Food by VICE

This Republican Thinks You're a Filthy Animal If You Use Food Stamps

One Republican recently committed the political equivalent of giving little ol’ Orphan Annie a Cleveland steamer in the middle of Madison Square Garden.

by Alex Swerdloff
Jul 15 2015, 10:00pm

Photo via Flickr userUS Department of Agriculture

As history will no doubt show, there's absolutely nothing that the disabled and disenfranchised enjoy more than being told by the people they depend on to survive that they are all a bunch of filthy moochers.

Well, shocker, Interweb, because that's what one Oklahoman Republican did this week on the very public forum that is Facebook—committing the political equivalent of giving little ol' Orphan Annie a Cleveland steamer in the middle of Madison Square Garden.

As you may or may not have heard, Randy Brogdon, the Chairman of the Oklahoma Republican Party, made headlines this week when he had to apologize for posting a particularly malicious remark about food stamp recipients.

The offending Facebook post claimed that there was an "irony" that needed to be brought to light. While the US government is "proud to be distributing" $46 million dollars in food stamps this year, the post said the government is also eager to warn people not to feed the animals in the national parks. Why does the government warn people not to feed the animals? Because the "animals will grow dependent on the handouts and will not learn to take care of themselves."

The implication of the delightful post, of course, is that food stamp recipients are, like animals, need to be taught not to be dependent on their benevolent caretakers. It's a statement so ripe for parody it almost sounds like one of those hack, early-90s standups bits like "Evian spelled backwards is naïve".

Needless to say, a veritable media shitstorm broke out and Brogdon posted an "apology." That is, if your definition of an apology is simply saying that the people you are insulting are obviously too hungry from a lack of food to rightly understand the "misconceptions that were created."

Brogden's half-hearted apology is sort of like saying, "I'm sorry, kind sir, but you're just misinterpreting that knife currently piercing your intestines."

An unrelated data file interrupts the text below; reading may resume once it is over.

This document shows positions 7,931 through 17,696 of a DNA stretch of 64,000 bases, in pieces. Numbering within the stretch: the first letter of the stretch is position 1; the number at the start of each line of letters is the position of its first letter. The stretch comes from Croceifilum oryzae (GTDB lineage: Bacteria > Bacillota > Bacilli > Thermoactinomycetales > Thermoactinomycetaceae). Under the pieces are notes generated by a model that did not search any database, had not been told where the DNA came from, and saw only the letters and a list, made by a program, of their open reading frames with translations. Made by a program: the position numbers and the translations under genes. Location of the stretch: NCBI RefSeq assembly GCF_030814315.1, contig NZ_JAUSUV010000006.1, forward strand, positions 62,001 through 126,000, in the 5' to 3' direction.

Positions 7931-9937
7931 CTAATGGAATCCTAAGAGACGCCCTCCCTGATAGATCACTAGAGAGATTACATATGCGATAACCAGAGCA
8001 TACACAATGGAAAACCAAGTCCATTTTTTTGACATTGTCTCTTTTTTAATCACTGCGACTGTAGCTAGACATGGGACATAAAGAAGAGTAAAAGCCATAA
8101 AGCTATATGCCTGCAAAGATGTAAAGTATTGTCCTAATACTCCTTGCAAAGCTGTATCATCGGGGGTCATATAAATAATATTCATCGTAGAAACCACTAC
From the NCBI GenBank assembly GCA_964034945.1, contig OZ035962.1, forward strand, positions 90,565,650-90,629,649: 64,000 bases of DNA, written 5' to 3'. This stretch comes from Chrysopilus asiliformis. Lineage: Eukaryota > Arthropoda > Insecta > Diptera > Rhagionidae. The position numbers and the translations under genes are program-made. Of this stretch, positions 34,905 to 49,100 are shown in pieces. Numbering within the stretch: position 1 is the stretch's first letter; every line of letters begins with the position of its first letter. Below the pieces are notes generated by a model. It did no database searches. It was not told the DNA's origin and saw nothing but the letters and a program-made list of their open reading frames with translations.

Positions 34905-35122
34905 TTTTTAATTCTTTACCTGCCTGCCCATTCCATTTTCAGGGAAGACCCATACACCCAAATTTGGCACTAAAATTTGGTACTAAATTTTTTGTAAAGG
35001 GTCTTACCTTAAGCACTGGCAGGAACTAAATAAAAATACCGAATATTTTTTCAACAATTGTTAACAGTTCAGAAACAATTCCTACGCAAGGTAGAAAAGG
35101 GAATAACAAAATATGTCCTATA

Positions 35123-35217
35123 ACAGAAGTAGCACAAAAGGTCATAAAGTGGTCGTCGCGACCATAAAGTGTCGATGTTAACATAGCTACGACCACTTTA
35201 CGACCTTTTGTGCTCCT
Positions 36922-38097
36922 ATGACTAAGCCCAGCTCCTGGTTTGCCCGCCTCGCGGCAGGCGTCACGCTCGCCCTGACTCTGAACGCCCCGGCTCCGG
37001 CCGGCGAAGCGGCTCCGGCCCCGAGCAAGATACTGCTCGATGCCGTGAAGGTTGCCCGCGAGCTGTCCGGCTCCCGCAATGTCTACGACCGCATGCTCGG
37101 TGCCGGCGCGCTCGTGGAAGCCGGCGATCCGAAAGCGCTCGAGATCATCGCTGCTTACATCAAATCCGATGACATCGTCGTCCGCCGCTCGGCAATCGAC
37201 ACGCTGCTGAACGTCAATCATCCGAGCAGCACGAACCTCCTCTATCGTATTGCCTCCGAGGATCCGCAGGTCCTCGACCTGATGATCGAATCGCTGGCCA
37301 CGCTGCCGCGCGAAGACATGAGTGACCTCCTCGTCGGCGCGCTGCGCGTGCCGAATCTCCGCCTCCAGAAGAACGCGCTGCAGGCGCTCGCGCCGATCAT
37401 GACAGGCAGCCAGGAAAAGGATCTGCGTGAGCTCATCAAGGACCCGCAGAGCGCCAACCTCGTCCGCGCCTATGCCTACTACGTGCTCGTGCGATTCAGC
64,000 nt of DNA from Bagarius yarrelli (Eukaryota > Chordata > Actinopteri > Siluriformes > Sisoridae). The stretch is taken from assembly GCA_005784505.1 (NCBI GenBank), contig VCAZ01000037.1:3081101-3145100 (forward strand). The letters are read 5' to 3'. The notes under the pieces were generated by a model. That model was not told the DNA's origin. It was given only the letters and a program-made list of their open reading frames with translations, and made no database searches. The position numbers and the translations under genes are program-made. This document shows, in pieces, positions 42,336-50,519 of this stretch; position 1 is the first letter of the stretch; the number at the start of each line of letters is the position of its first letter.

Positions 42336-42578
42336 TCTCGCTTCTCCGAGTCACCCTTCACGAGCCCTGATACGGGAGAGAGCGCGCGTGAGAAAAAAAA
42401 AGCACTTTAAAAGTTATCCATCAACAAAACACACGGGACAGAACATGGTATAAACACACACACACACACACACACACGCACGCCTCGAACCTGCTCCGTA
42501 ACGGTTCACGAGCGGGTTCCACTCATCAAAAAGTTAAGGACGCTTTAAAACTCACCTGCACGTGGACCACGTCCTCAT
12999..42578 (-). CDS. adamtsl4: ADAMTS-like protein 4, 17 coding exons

What we refer to as food stamps is actually known as The Supplemental Nutrition Assistance Program (SNAP), a federal program whose benefits are distributed by the states. Approximately 46.5 million Americans receive these benefits.

Incidentally, this isn't the only episode in recent history surrounding the hot-button issue that is food stamps. Wisconsin governor and Republican nomination hopeful Scott Walker has continually fought for his state's right to administer drug tests to recipients of its food stamp program, FoodShare. Now, it seems the fine governor is actually suing the federal government for his right to do so. "This lawsuit seeks to provide clarity that the State of Wisconsin has the authority to require drug testing for FoodShare recipients," said Wisconsin Attorney General Brad Schimel in a press release on Tuesday.

When the state of Georgia attempted to implement a similar mandatory drug test for food stamp recipients last year, the US Department of Agriculture shot it down.

Several other states, including Missouri and Wisconsin, have jumped on the anti-food stamps bandwagon with proposed bills to ban the purchase of lobster, shellfish, and/or junk food with food stamps. Conservative bloggers have also tried to stir up outrage over illegal immigrants receiving food handouts.

But others are fighting against these naysayers, defending the dignity of food-stamp recipients. As Mario Batali's recent #FoodBankNYCChallenge showed—a challenge taken up by many, including Gwyneth Paltrow (who failed miserably)—the average weekly allotment of food stamps, $29 in some states, doesn't go far. Sure, you can buy a bit of lobster. You just won't eat much of anything else for the rest of the week aside from rock-flavored water.

And despite inflammatory arguments to the contrary, federal law requires that recipients of SNAP must be legal immigrants who have been in this country more than five years. Also, "able-bodied adults without dependents" can only receive food stamps for three out of 36 months if they are not working at least 20 hours a week or participating in a work program.

The policy wars will undoubtedly rage on. But those who analogize food-stamp recipients to animals might have some apologizing to do, even if it is half-hearted.

food politics
Social Media
food stamps
Randy Brogdon